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Old 05-18-2004, 07:54 PM   #1
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I'm new to this......what is happening to my fish?

I am just a newcomer to this hobby.
I was given a 55 gallon saltwater aquarium for Christmas.
I went through the startup stages with water, live rock, plants etc.
My son gave me 2 anemones, I believe caribbean. Since their inception, I have lost a coral beauty, power blue surgeon fish and a flame angelfish.
I can not find them in the system. Is it possible the anemone(s) are
ingesting them?

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Old 05-18-2004, 08:05 PM   #2
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No. I dont think so.

Do you have a top on your tank? although, I doubt that they all would jump out...

Do you check your tank often? It is possible that one dies and is eaten by the other fish, crabs, etc.

Hardware: 37 gallon SW tank and stand by Oceanic Systems, Magnum 350 Pro Canister Filter (half carbon), CPR Bak Pak 2R skimmer, Maxijet 1200 Powerhead, RenaCal 150 W heater, Compact fluorescent lights with moonlights. 40 lbs of liverock, 3" sand bed.

Software:2 Tank-Raised Ocellaris Clowns, 1 Purple Firefish, 1 Electric Orange hermit crab, 18 Blue Legged hermit crabs, 8 or so Nassarius snails, Xenia, Blue, green, and Green Striped Mushrooms.

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Old 05-18-2004, 08:15 PM   #3
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i never find my dead fish... the critters get to em pretty fast >.<

can you give us some more information on your tank? water parameters, equipment and such?
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Old 05-19-2004, 09:55 AM   #4
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Thanks for the replies:
It is a 55 gallon tank. I am utilizing a powerhead with airflow, Heater, Temperature is hovering around 78f., and a filter/pump.
I check the water weekly and salitiny, ph etc is all within parimeters.
I have snails for cleaning, 2 chocolaye starfish, sand sifting sea star, Fancy serpant sea star, 2 small sea cucumbers, hermit crabs.
I have a Yellow tang, 2 blue devils, 2 clown fish and 2 caribbean anemone ( 1 white 7 1 purple) , also a bi-color angelfish.

I have lost a bi-color angelfish ( The live one is a replacement... I found that one dead) a coral beauty, a powder blue surgeon fish, and a flame
I check my tank in the mornings and evenings....many times!
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Old 05-19-2004, 12:09 PM   #5
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It's tough to tell sometimes without seeing the deaths or even having a body to examine, but a few possibilities come to mind.

1) Aggression! You got quite a mix of fish there, including some that are notorious for being tempermental (namely the damsels). It is also usually recommended not to keep multiple pygmy angelfish together because it is a gamble if they will fight. If most of these fish were in at the same time, this is my best guess as to what happened. Either direct aggression or the stress from it.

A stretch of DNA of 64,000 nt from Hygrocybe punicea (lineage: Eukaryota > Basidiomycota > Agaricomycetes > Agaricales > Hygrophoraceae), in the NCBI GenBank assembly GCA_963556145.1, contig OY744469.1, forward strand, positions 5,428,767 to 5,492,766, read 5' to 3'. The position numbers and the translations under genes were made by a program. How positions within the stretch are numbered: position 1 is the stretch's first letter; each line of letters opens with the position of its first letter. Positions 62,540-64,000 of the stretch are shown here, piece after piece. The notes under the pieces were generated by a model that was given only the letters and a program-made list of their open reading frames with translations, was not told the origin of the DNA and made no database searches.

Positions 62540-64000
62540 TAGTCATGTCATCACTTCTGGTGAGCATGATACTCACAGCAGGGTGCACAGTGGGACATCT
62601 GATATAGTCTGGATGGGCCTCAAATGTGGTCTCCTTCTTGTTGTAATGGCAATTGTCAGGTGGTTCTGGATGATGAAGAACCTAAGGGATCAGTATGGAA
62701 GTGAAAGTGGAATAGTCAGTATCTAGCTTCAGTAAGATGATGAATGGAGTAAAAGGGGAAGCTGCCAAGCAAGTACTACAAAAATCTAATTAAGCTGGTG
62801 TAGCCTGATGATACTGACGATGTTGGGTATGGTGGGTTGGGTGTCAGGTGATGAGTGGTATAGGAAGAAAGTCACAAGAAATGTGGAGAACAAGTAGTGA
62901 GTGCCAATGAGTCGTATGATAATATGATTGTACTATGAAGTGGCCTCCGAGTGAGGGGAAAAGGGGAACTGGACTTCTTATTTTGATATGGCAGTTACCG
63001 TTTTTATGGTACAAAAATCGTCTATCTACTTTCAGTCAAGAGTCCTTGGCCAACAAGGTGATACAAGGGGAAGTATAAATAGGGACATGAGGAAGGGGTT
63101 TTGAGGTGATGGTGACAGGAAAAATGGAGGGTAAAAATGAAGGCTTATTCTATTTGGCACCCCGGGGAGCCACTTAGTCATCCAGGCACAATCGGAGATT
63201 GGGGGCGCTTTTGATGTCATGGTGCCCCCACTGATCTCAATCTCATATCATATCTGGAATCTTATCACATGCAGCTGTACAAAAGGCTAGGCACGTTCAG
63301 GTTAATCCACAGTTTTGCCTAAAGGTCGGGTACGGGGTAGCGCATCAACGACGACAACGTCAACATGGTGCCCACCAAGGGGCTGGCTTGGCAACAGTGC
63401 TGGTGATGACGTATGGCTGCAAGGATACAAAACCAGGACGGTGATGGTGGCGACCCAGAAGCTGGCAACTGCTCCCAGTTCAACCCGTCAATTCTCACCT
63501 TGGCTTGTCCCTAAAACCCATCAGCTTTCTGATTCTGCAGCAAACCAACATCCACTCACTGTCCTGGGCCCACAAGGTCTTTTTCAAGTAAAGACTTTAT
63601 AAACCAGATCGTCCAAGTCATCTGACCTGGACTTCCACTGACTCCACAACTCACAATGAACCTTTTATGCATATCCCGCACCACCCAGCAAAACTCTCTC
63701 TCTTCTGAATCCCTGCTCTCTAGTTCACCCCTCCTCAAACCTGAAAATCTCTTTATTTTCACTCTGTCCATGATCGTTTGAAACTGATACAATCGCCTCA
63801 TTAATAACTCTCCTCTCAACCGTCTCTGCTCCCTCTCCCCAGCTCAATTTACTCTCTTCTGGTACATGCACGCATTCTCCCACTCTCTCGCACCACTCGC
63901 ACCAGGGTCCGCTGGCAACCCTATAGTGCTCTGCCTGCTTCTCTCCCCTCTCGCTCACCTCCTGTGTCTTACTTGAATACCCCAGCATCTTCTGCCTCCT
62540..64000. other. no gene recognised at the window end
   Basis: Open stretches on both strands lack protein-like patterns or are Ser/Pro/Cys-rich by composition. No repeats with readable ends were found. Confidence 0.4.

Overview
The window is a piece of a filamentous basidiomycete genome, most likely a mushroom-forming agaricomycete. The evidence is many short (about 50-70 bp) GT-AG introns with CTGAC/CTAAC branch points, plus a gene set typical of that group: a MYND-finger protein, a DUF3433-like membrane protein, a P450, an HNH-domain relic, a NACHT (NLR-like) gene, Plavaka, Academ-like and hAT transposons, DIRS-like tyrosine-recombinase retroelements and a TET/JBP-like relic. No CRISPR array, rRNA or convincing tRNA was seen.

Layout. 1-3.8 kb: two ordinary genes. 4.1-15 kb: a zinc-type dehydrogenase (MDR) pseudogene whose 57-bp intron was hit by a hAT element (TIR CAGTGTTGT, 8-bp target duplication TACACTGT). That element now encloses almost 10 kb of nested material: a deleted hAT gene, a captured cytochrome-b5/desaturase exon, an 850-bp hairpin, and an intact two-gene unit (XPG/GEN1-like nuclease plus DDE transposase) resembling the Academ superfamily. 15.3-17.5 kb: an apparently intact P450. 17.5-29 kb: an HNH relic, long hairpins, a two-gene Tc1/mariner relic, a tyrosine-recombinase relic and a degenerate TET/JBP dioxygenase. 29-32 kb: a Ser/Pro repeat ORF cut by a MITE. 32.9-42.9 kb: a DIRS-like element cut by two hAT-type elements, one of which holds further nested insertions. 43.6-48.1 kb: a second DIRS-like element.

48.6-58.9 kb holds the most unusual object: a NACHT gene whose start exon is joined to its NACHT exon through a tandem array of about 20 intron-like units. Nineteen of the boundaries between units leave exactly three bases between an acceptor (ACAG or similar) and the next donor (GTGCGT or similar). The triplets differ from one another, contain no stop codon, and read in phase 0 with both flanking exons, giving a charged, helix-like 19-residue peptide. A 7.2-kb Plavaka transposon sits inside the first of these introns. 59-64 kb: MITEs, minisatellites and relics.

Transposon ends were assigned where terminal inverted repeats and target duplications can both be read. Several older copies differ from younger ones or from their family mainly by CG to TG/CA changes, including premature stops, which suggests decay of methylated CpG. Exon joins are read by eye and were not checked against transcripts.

2) Bioload! You mention you tested your parameters and they were fine, did you specifically check ammonia and nitrites? That is a lot of fish in a new tank, it could have been too much for your biofilter. What kind of filter/pump do you have? Do you have any liverock, livesand, etc. or just a filter/pump?

3) Oxygen levels! This is in conjunction with bioload. Saltwater holds much less oxygen than freshwater....so it is important to have surface disruption to maximize oxygenation. Depending on the type of powerhead and size of the filter, this may have been a problem.

Once again, these are educated guesses, or things for you to investigate further. Hopefully, you can find something that you can tweak to improve your tank. Your enthusiasm is great, so we just have to isolate any potential problems and get them to fall in line. Two additional issues I see are:

1) Bioload! I think your tank is fully stocked right now and would not add any more. The tang will get big, and room will be at a premium. Some will say a YT cannot survive in a 55g, but I would say you are on the fence of possible success/possible failure for long term success with the fish. Time will tell if you have no plans of upgrading. Provide some liverock and open swim spaces, as tangs need ample swimming room but also rock to graze off of.

2) Anemones! If they are Caribbean species, it is important to know what species. If you don't know, pictures would help us ID them for you. All Pacific anemones require fairly intense lighting for long term survival. This would include either multiple Compact Flourescent lighting or Metal Halide units. If not provided, the anemones will not make it.

Good luck, information can be a whirlwind so keep asking questions!
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Old 05-19-2004, 01:17 PM   #6
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Anemones! If they are Caribbean species, it is important to know what species
They are no doubt Condylactus. The Atlantic doesn't have clwn hosting anemones that I'm aware of. If the anemonems are large they probably ate your fish. I have lost fish larger than my palm to anemones before. That's what they eat (when they can). Two in a small tank like yours are hard to get away from. They are going to get stung sooner or later. On the plus side, Condy's are hardy anemones and should fair well if well fed. Sounds like they are.

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